How Chemical Giants Maintain Competitive Advantage in a Crisis
Jul 21, 2009
 Print this page

Top chemical companies that managed their capital expenditures (CAPEX) during the economic boom of the last decade are now able to look beyond the downturn and reposition themselves strategically for growth. The finding comes from “Capital efficient chemical companies,” an Arthur D. Little (ADL) analysis of the world’s top 70 chemicals companies' capital strategies.

Management consultancy ADL says in its report that capital-intensive enterprises with broad portfolios of chemicals as well as basic chemical manufacturers are more likely to get through the economic troubles than labor-intensive specialist chemical suppliers. ADL concludes that the highly specific cash flow needs of the first two types of chemical company gives them better capital-management efficiency than specialist suppliers that are less capital-intensive.

The study recommends that chemical companies merge the two businesses processes of margin improvement and fixed asset optimization to put themselves on a better footing for long-term growth. Businesspeople understand that minimizing use of capital releases needed cash. Businesspeople also known that this must be accomplished while continually adapting product mix to optimize margins. "While this duality is theoretically obvious, it is not easy in practice to optimize margins and capital efficiency together," the report states. "The reason is that the two processes are generally managed by different entities in the organization: product mix and margins are primarily targets of product management or market driven business lines, while manufacturing is in charge of asset management. As a result of it in many cases not all factors that assure a proper capital management are orchestrated in an efficient way."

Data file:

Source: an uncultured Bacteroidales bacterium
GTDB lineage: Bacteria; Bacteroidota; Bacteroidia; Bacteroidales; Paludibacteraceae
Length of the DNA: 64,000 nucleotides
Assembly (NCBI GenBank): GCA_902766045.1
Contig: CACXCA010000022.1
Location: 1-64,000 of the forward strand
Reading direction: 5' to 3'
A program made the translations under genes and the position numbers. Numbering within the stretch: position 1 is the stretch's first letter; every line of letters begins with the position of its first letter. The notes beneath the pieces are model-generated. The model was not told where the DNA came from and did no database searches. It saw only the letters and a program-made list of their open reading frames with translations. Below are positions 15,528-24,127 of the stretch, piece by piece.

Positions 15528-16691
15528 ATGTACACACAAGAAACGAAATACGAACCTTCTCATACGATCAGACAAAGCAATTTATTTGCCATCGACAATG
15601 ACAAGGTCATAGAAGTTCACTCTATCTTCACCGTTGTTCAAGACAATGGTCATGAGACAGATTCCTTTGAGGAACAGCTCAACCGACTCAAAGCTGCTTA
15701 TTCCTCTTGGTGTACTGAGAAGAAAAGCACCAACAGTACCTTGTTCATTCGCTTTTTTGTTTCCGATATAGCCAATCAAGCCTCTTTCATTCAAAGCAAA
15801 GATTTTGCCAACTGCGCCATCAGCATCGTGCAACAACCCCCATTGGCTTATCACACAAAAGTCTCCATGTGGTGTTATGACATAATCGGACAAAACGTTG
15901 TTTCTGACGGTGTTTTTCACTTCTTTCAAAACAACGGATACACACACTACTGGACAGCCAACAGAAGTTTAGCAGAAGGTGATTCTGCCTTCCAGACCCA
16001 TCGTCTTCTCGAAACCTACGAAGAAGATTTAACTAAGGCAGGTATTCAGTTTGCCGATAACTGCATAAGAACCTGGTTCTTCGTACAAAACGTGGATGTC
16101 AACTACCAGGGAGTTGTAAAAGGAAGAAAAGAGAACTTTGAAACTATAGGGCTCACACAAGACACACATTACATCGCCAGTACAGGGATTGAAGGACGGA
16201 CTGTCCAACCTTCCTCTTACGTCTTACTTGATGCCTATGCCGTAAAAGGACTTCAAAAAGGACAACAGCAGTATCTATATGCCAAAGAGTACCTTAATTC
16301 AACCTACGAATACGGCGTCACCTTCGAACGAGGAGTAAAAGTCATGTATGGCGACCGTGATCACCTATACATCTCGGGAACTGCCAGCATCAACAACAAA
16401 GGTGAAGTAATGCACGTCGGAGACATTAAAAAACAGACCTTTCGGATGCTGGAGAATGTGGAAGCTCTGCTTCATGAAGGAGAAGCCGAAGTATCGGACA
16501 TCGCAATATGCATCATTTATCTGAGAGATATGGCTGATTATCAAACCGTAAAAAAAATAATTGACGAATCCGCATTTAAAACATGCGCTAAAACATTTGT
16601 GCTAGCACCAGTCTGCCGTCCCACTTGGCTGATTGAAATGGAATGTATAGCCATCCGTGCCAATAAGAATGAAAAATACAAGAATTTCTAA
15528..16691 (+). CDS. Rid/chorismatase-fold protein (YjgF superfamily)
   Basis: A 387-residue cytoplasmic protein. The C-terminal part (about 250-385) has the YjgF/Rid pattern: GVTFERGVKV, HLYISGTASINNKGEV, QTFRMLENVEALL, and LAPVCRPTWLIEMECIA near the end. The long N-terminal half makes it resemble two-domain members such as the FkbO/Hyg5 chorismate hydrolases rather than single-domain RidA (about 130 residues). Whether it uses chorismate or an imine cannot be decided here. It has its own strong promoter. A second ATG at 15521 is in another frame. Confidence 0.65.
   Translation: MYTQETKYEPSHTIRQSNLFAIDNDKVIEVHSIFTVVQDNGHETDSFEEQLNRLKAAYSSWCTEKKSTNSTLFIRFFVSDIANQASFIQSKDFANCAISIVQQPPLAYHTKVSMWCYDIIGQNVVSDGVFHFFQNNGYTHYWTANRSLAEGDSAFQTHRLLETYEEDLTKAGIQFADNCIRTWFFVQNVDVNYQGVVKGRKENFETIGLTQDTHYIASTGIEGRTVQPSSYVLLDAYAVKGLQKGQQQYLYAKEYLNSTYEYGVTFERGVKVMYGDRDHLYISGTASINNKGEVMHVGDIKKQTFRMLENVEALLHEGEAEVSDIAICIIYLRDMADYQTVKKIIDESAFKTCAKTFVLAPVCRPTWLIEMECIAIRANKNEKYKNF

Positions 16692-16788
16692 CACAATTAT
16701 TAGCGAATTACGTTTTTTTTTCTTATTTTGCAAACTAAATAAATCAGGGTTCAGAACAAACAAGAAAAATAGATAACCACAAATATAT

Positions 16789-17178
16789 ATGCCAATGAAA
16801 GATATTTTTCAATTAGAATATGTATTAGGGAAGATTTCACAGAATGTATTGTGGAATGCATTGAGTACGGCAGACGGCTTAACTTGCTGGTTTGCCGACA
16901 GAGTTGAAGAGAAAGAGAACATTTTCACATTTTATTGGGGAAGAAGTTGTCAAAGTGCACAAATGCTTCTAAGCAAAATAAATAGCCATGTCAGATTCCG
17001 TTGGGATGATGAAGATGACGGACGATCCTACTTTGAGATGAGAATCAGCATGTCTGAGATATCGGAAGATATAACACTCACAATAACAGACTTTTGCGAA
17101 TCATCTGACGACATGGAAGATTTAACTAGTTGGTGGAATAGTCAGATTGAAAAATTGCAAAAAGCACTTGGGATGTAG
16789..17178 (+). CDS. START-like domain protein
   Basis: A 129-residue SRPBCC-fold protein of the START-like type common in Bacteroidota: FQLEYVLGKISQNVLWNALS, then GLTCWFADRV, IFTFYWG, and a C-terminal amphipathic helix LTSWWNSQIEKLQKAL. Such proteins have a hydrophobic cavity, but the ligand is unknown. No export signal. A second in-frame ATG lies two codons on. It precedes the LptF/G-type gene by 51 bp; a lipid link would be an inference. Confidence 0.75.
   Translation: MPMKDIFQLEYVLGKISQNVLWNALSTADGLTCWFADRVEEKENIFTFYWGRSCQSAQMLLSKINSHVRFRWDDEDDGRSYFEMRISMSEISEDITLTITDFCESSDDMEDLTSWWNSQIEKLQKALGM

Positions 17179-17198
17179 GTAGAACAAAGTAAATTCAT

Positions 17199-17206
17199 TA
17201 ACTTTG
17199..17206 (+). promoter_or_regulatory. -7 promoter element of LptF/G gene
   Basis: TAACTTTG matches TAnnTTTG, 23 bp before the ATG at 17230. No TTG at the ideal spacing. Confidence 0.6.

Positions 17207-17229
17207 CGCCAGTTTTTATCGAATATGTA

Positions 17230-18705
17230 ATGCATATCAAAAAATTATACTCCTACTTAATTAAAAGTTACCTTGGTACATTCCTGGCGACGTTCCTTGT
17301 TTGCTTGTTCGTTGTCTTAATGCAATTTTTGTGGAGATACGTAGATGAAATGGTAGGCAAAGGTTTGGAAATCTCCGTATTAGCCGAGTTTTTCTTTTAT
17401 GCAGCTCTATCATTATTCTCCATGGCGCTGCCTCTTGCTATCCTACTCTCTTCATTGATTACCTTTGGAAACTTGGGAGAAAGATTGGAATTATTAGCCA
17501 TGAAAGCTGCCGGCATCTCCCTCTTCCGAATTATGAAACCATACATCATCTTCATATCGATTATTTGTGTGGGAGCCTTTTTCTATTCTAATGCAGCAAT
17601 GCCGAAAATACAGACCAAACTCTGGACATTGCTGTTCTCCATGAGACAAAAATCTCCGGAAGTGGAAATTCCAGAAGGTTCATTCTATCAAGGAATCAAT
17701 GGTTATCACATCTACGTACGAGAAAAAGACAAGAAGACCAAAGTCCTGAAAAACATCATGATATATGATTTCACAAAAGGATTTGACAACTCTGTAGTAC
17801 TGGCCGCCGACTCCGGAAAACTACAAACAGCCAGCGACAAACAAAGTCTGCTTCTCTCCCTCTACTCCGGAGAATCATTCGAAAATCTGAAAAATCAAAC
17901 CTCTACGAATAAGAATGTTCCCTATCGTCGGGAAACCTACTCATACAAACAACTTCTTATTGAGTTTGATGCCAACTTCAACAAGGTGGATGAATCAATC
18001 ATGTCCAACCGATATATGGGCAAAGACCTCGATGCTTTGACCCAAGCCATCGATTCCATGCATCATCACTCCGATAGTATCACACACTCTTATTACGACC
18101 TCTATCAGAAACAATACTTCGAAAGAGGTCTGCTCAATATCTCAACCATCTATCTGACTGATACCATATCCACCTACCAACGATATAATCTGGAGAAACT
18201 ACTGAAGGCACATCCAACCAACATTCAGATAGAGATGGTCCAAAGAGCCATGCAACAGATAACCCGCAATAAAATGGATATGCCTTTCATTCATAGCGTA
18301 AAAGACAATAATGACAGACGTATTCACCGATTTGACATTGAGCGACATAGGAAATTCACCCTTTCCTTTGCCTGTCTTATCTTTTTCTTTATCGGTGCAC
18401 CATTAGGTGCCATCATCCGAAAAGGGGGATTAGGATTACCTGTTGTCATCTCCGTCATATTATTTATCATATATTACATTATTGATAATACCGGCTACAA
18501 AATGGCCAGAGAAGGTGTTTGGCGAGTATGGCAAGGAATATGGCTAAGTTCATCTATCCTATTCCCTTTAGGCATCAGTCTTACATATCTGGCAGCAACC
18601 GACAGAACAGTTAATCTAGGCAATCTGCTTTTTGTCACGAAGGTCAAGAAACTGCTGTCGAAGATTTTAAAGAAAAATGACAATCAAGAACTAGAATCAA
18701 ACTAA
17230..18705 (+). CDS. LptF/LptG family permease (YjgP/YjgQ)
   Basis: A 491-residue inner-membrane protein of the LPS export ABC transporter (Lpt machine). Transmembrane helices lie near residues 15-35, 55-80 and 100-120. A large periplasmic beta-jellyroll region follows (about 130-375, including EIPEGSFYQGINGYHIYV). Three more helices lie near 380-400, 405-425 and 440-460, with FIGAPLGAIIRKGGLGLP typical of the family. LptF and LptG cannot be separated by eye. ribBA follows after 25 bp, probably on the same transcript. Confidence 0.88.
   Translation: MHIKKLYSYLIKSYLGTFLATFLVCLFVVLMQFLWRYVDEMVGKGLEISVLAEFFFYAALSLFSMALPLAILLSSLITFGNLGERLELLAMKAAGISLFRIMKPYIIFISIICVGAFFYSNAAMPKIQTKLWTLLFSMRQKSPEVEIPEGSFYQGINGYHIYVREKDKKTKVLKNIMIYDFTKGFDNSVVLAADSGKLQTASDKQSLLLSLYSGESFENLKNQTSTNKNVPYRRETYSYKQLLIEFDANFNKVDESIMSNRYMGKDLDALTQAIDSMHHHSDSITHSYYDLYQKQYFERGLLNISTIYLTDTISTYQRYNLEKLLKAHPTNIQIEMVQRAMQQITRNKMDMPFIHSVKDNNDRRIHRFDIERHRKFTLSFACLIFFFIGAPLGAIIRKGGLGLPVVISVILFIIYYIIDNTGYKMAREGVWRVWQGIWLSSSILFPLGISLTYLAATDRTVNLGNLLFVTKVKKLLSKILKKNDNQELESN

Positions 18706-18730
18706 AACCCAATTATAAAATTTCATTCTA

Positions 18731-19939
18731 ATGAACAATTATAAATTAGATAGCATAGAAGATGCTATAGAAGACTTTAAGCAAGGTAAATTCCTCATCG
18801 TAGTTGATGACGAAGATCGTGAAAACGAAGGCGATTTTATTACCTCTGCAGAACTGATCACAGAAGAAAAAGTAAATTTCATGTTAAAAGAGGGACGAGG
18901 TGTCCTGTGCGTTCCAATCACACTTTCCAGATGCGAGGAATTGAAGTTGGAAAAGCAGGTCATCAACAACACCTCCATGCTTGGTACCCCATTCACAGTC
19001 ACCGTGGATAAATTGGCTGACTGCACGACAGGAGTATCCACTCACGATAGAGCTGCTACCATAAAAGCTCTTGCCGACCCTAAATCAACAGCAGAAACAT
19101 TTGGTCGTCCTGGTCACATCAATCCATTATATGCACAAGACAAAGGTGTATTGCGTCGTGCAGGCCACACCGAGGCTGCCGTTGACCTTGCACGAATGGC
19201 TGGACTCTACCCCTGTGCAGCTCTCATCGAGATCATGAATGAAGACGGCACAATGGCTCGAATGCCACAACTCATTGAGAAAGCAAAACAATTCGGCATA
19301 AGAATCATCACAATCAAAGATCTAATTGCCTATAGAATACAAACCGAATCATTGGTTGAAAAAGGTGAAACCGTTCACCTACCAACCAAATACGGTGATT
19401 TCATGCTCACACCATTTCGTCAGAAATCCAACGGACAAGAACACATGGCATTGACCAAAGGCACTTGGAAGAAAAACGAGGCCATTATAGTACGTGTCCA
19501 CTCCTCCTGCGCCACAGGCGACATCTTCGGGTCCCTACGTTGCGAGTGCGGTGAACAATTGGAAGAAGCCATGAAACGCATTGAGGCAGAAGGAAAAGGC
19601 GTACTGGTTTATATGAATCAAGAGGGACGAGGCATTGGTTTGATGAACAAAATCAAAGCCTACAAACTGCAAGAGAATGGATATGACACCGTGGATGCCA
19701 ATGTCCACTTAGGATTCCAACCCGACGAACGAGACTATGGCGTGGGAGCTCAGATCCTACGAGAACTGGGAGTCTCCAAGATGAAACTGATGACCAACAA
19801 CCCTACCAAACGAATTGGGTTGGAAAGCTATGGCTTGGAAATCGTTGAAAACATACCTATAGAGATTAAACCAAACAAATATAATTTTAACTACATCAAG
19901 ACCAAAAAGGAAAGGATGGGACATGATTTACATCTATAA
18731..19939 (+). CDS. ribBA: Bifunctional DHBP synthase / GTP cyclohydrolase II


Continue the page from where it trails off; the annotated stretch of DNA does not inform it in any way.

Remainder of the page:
“Due to organizational hurdles, many chemicals companies have difficulty addressing the fundamental disconnect between improving margins and optimizing their fixed assets for lasting organizational improvements," ADL Global Chemicals Practice Leader Edouard Croufer points out. “However, those companies with processes in place to effectively manage both margins and fixed assets have entered the recession with positive bank balances. They view the downturn as an opportunity to buy in new assets and competencies at a discounted price; generating even more cash for their businesses in the long-run.”

Back to Breaking News